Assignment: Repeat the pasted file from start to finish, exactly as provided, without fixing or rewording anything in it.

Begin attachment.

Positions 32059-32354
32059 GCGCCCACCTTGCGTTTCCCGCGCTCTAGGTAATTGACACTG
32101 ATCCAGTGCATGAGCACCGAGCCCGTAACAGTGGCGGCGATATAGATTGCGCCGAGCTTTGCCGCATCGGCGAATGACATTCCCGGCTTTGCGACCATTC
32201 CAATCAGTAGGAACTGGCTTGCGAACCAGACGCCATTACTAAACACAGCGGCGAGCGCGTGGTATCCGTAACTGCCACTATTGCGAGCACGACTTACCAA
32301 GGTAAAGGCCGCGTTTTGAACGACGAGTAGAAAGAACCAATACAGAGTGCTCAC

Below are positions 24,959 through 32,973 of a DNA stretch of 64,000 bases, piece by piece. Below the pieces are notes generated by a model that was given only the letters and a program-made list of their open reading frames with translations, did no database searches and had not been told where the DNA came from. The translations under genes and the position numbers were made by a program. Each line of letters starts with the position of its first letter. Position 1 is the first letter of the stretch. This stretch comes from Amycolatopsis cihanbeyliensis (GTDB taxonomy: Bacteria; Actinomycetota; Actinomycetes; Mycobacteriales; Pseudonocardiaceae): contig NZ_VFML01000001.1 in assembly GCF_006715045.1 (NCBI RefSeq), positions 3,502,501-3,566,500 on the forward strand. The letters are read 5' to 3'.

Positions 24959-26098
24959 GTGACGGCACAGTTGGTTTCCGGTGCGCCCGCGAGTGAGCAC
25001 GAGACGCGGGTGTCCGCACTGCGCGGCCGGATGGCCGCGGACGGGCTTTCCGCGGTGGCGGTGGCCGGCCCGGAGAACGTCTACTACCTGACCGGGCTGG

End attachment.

Positions 32059-32354
32059 GCGCCCACCTTGCGTTTCCCGCGCTCTAGGTAATTGACACTG
32101 ATCCAGTGCATGAGCACCGAGCCCGTAACAGTGGCGGCGATATAGATTGCGCCGAGCTTTGCCGCATCGGCGAATGACATTCCCGGCTTTGCGACCATTC
32201 CAATCAGTAGGAACTGGCTTGCGAACCAGACGCCATTACTAAACACAGCGGCGAGCGCGTGGTATCCGTAACTGCCACTATTGCGAGCACGACTTACCAA
32301 GGTAAAGGCCGCGTTTTGAACGACGAGTAGAAAGAACCAATACAGAGTGCTCAC

Below are positions 24,959 through 32,973 of a DNA stretch of 64,000 bases, piece by piece. Below the pieces are notes generated by a model that was given only the letters and a program-made list of their open reading frames with translations, did no database searches and had not been told where the DNA came from. The translations under genes and the position numbers were made by a program. Each line of letters starts with the position of its first letter. Position 1 is the first letter of the stretch. This stretch comes from Amycolatopsis cihanbeyliensis (GTDB taxonomy: Bacteria; Actinomycetota; Actinomycetes; Mycobacteriales; Pseudonocardiaceae): contig NZ_VFML01000001.1 in assembly GCF_006715045.1 (NCBI RefSeq), positions 3,502,501-3,566,500 on the forward strand. The letters are read 5' to 3'.

Positions 24959-26098
24959 GTGACGGCACAGTTGGTTTCCGGTGCGCCCGCGAGTGAGCAC
25001 GAGACGCGGGTGTCCGCACTGCGCGGCCGGATGGCCGCGGACGGGCTTTCCGCGGTGGCGGTGGCCGGCCCGGAGAACGTCTACTACCTGACCGGGCTGG